Human resources professionals are responsible for creating an atmosphere that is both productive to the company and healthy for employees. This sounds simple enough, but it can turn into an absolute mess when issues of discrimination related to race, religion, gender, and sexual preference are thrown into the mix, not to mention dealing with the general problems that can arise in the workplace big or small.<!- mfunc feat_school ->
Even actions that were intended to be positive and helpful can be seen as discriminatory and expose a company to potential litigation. No one has learned this lesson better than Starbucks, who have come under fire this week after joining a coalition of over a dozen other companies pledging to hire thousands of disadvantaged 16-24 year olds.
Legal analysts and human resources professionals throughout the industry believe this to be a risky move for all the companies involved. Included in the coalition are airline Alaska Air, drug store CVS, and the tech giant Microsoft Corp.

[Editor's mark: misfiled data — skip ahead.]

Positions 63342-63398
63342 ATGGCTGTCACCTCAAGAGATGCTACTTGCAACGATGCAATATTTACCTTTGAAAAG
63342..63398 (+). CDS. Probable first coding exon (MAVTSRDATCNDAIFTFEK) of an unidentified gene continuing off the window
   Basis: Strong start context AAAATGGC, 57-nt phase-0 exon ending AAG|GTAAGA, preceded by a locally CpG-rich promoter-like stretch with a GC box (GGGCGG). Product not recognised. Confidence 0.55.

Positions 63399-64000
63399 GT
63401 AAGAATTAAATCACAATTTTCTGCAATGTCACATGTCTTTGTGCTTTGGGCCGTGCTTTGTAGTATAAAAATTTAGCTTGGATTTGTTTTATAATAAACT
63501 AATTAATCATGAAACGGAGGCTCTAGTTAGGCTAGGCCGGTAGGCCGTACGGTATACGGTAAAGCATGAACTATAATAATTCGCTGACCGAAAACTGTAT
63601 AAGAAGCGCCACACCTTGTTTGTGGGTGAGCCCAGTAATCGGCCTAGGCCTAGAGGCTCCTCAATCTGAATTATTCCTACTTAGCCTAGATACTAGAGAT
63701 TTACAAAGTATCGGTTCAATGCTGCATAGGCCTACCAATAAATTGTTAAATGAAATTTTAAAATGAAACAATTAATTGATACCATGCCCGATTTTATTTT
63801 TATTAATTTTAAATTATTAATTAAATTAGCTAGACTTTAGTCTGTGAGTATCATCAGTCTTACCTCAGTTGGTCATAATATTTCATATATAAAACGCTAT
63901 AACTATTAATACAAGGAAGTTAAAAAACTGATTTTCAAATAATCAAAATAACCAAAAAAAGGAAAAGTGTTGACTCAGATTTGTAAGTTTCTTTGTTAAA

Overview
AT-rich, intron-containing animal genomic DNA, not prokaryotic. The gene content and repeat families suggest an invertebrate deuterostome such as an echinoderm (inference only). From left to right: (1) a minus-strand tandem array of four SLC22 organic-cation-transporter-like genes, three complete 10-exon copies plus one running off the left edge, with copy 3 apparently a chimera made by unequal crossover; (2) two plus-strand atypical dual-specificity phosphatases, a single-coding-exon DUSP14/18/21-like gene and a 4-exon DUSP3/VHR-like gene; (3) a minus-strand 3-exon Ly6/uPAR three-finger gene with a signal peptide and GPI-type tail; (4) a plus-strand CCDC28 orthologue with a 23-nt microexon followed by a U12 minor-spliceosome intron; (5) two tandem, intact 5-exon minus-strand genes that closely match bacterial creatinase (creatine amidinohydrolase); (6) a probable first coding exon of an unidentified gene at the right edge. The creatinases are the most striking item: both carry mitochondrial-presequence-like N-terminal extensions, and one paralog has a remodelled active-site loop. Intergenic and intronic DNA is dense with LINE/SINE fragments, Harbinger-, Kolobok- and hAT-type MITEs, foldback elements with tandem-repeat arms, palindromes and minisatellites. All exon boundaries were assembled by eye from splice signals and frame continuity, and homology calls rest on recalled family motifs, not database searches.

By pledging to hire young people, there is some implication that older candidates might not be considered regardless of their qualifications. Even though the coalition has good intentions, hiring based on age is technically a violation of the Equal Employment Opportunity Commission’s guidelines, which state that it is illegal for an employer to offer a job opportunity that someone is discouraged from pursuing as a result of their race, color, religion, sex, national origin, age, or disability.
Furthermore, by targeting disadvantaged young people with systemic barriers to receiving an education, there are some who are accusing the coalition members of targeting racial minorities who make up a disproportionate amount of the pool of disenfranchised young people.<!- mfunc search_btn -> <!- /mfunc search_btn ->
Regardless, human resources in the future must always be careful when trying to provide an opportunity to someone who needs it, while at the same time not excluding anyone along the way.